Wilhelm Steinitz – Learning from the Legends

Wilhelm Steinitz – Learning from the Legends

Continuing our series of classics you must study if you want to become a complete chess player, we are going to talk today about one player who built the foundation of the strategic concepts and principles as we know them today, Wilhelm Steinitz.

He was born in 1836 in Prague (back then part of the Austrian Empire) and started learning chess at the age of 12. He improved rapidly and started to be regarded as the best player of those times in 1866, after beating the current strongest player, Adolf Anderssen, in a 14 games match.

Steinitz lived in the “Romantic” chess era when the approach was to create beautiful attacking games at all costs. Games of that period often included chaotic sacrifices, where the attacks could or could not work. It often happened that the attacking side was literally left with no more troops to attack, being thus forced to resign the game.

This style was better exemplified by Anderssen and was adopted by every player, including Steinitz.

However, after 1872, he introduced a different approach that he demonstrated to be superior to the previous one – a positional style of play. His ideas were for a long time regarded as “cowardly” and sparked numerous debates before they were widely accepted and started to be used in practice by many strong players up to our days.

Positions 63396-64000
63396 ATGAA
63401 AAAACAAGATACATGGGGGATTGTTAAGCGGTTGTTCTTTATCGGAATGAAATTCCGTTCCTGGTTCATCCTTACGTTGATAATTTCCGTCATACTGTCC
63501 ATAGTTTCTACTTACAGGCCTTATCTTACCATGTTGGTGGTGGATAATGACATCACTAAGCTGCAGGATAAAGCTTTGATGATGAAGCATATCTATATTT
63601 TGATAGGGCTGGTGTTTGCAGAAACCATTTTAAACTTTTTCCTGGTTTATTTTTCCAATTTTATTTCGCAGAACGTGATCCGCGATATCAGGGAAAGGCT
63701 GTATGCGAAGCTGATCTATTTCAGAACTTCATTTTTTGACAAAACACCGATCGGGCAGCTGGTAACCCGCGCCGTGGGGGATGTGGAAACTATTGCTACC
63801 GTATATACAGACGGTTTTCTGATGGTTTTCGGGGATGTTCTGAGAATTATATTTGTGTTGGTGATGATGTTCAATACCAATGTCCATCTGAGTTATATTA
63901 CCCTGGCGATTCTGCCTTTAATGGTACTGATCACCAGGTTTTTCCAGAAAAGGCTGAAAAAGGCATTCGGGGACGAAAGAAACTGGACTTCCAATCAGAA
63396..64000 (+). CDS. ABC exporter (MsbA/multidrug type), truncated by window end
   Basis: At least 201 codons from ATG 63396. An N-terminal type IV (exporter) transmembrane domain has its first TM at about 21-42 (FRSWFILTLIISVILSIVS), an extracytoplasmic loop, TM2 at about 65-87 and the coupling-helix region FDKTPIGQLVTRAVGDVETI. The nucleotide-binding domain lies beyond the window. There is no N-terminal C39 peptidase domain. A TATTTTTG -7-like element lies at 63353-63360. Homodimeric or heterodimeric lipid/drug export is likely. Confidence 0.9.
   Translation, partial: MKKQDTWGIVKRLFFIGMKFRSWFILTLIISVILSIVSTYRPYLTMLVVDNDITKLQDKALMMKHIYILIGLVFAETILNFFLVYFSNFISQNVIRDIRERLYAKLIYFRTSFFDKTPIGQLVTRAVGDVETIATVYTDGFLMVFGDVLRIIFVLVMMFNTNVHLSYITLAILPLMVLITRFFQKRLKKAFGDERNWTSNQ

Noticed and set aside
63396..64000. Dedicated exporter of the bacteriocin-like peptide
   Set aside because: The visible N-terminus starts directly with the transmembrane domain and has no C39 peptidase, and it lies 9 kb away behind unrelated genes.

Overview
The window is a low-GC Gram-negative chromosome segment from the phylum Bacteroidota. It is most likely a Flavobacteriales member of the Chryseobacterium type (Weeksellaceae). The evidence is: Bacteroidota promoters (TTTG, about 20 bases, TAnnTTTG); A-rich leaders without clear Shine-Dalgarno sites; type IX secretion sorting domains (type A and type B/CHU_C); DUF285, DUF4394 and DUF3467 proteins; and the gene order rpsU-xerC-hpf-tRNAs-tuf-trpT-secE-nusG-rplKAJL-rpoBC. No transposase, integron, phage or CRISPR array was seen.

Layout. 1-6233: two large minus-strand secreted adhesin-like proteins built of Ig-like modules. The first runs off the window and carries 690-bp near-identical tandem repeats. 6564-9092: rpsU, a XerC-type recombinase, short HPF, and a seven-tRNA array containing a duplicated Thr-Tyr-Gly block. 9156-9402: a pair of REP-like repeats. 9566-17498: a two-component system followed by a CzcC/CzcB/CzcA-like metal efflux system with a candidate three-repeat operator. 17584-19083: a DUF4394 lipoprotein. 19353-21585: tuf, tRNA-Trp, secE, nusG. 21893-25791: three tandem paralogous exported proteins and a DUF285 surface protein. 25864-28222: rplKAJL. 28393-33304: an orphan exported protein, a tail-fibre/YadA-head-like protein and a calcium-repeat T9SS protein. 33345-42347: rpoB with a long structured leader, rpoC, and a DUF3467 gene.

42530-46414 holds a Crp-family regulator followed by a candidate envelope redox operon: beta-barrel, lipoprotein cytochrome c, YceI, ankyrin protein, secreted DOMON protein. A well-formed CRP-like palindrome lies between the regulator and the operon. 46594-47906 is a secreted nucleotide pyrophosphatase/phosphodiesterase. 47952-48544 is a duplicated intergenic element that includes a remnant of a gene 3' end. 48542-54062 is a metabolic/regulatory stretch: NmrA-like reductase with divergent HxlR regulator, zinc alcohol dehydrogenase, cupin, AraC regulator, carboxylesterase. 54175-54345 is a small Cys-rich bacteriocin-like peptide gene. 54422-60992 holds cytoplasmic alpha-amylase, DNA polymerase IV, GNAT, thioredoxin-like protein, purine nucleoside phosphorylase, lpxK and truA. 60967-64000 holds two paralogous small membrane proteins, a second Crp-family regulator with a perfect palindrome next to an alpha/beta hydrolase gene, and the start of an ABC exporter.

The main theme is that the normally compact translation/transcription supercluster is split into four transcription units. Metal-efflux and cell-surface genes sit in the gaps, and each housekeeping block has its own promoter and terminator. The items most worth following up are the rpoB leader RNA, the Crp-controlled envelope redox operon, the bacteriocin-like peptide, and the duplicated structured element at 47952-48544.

Between 1873 and 1882 Steinitz didn’t play any tournaments, but his comeback to competitive chess included winning the strong Vienna 1882 tournament. The following year he decided to move to the USA, where he went on to live for the rest of his life. Steinitz is also a renowned chess journalist, having contributed to many sports magazines and founded the International Chess Magazine (1885).

In 1886 a match against Zuckertort was arranged in order to determine the World Champion. It was played in New York, Saint Louis, and New Orleans and ended in Steinitz’s favor, 12,5 – 7,5. He kept the title until 1894 when he lost it to the much younger Emmanuel Lasker.

From then on, he started to play even more tournaments, obtaining very good results. From November 1896 to January 1897 he played a rematch with Lasker but lost 12,5 – 4,5. Shortly after the match Steinitz had a mental breakdown and was thus forced to retire from the chess scene.

Steinitz had an immense contribution to the chess theory, but probably his greatest one was introducing the importance of the positional elements in a game.

He can be considered one of the founders of modern chess, where the playing style is best described by Lasker, his successor as a World Champion:

In the beginning of the game ignore the search for combinations, abstain from violent moves, aim for small advantages, accumulate them, and only after having attained these ends search for the combination – and then with all the power of will and intellect, because then the combination must exist, however deeply hidden.

Next, we have selected three games played by Steinitz and, in order to emphasize his contribution to chess, have decided to start with one played before 1872, when the Romantic style could be seen in his games as well:

In the previous game, we see Steinitz employing a gambit line and playing an all-or-nothing game. In contrast, check out the game below played in 1973 against the same opponent.

He employed the Queen’s Gambit and went on to win by exploiting his rival’s poor strategic play:

However, whoever thought that respecting some basic strategic principles equals with a boring game couldn’t be more wrong! Steinitz’s concept was that in order for an attack to work, you must first finish development, improve the pieces and place them on ideal squares.

The next game is a famous attacking example of his where he combines elements of attack with positional ones:

Find this post useful? Share it?
Updated 01.04.2024


Thank you